Robert Jacks | A Symphony of Form, Rhythm and Colour

At the age of twenty six Robert Jacks could already be called a successful artist, having sold out his first solo exhibition and being acquired by the National Gallery of Victoria. In 1968 Jacks decided to leave Australia, wanting to go and see museums in America where the most interesting and important art of that time was being made. New York was the place where he believed he would find other artists like himself who were challenging old assumptions and looking for something new.

When Jacks returned to Australia in 1978, he brought back a finely-tuned visual language. Across the subsequent decades, he became one of Australia’s most revered and distinct abstract artists, entering the collection of every state gallery, featuring in several monographs and being honoured by a major retrospective at the National Gallery of Victoria in 2014. His work relished in a quality most elusive to abstract art: liveliness.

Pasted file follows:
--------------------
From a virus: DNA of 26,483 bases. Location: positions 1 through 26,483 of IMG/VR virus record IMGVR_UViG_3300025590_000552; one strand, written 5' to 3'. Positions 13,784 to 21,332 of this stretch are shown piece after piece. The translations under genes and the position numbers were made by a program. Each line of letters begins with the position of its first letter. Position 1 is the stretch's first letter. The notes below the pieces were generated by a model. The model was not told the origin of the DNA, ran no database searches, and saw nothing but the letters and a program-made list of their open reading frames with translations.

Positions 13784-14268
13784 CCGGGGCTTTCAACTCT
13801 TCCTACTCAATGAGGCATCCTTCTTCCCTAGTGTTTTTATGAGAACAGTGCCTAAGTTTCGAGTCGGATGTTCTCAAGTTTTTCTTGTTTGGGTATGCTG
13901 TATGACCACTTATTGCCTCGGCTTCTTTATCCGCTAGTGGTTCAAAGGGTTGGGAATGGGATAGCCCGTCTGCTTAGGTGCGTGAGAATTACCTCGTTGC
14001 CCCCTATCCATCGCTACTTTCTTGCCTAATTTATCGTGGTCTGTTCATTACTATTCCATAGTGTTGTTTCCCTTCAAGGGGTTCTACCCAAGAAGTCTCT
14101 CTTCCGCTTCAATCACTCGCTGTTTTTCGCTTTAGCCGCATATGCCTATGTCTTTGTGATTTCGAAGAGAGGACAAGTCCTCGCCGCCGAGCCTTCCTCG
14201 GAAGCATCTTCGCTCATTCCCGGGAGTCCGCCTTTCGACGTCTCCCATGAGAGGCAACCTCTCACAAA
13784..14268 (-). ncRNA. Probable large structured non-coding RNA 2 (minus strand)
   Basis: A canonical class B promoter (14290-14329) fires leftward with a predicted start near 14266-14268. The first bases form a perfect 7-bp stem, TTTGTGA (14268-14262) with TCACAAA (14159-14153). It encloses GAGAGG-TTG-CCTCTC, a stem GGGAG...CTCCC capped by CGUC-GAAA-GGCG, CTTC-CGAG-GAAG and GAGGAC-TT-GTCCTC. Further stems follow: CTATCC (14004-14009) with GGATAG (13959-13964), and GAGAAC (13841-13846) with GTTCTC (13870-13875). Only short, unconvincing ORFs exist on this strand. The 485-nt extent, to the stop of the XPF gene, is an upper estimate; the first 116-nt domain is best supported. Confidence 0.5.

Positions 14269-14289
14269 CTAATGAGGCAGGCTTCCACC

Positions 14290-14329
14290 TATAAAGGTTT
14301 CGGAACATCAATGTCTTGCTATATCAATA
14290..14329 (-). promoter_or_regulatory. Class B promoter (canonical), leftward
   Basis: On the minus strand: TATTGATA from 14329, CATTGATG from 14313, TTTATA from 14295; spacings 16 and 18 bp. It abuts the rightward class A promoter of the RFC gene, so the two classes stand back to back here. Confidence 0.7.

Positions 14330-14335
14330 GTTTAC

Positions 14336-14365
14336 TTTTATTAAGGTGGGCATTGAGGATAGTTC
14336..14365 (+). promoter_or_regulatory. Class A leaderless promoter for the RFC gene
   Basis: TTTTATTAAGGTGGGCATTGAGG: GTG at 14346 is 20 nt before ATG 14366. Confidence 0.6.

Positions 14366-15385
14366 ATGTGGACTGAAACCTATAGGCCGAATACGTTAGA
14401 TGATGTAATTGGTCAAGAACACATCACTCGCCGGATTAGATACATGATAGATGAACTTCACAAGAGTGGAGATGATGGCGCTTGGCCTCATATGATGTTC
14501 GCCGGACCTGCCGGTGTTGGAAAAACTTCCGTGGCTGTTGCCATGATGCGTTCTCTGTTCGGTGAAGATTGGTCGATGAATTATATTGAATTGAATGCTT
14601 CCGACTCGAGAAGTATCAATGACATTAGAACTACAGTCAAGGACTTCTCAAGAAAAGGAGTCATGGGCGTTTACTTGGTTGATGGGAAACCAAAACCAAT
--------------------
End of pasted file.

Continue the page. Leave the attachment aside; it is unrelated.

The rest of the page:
This collection of Jacks’ original works on paper are a symphony of form, rhythm and colour. There are references to Miles Davis’ 1959 album ‘Sketches of Spain’, James Joyce’s ‘Ulysses’, Lake Eyre, citylife and the guitar, a motif of cubism. Jacks resisted the idea that an artist must change his style over time. He had a voice at twenty-six and one at sixty-six, his practice a pendulum that swung back and forth. Like notes in a jazz composition, each work, form and line found rhythm in conversation.

In Jacks’ beloved ‘Ulysses’, James Joyce wrote:

“The supreme question about a work of art is how deep a life does it spring.” 

In Jacks’ art, the answer is deep – joyous, intelligent and timelessly elegant. Whether in nature, windows or the changing of seasons, he declared that there are constellations to all who look.

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